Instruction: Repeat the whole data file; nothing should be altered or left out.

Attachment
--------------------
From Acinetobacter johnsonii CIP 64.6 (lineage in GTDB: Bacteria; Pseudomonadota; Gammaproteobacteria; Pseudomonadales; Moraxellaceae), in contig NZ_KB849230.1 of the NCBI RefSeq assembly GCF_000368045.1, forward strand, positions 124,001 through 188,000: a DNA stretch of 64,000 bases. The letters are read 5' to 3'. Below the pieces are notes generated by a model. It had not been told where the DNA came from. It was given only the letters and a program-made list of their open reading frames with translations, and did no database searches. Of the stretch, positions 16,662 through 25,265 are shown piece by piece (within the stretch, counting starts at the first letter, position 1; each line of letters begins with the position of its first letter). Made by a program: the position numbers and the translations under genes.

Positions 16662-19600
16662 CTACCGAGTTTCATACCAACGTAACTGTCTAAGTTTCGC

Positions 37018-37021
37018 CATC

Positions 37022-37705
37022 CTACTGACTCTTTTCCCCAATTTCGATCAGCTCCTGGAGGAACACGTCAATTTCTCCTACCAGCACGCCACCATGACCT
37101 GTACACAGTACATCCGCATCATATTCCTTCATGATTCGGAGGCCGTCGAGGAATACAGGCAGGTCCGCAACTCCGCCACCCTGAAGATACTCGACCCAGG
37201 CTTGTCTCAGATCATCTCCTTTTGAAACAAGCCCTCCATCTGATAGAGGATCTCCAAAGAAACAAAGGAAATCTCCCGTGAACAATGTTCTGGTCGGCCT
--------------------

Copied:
From Acinetobacter johnsonii CIP 64.6 (lineage in GTDB: Bacteria; Pseudomonadota; Gammaproteobacteria; Pseudomonadales; Moraxellaceae), in contig NZ_KB849230.1 of the NCBI RefSeq assembly GCF_000368045.1, forward strand, positions 124,001 through 188,000: a DNA stretch of 64,000 bases. The letters are read 5' to 3'. Below the pieces are notes generated by a model. It had not been told where the DNA came from. It was given only the letters and a program-made list of their open reading frames with translations, and did no database searches. Of the stretch, positions 16,662 through 25,265 are shown piece by piece (within the stretch, counting starts at the first letter, position 1; each line of letters begins with the position of its first letter). Made by a program: the position numbers and the translations under genes.

Positions 16662-19600
16662 CTACCGAGTTTCATACCAACGTAACTGTCTAAGTTTCGC

Positions 37018-37021
37018 CATC

Positions 37022-37705
37022 CTACTGACTCTTTTCCCCAATTTCGATCAGCTCCTGGAGGAACACGTCAATTTCTCCTACCAGCACGCCACCATGACCT
37101 GTACACAGTACATCCGCATCATATTCCTTCATGATTCGGAGGCCGTCGAGGAATACAGGCAGGTCCGCAACTCCGCCACCCTGAAGATACTCGACCCAGG
37201 CTTGTCTCAGATCATCTCCTTTTGAAACAAGCCCTCCATCTGATAGAGGATCTCCAAAGAAACAAAGGAAATCTCCCGTGAACAATGTTCTGGTCGGCCT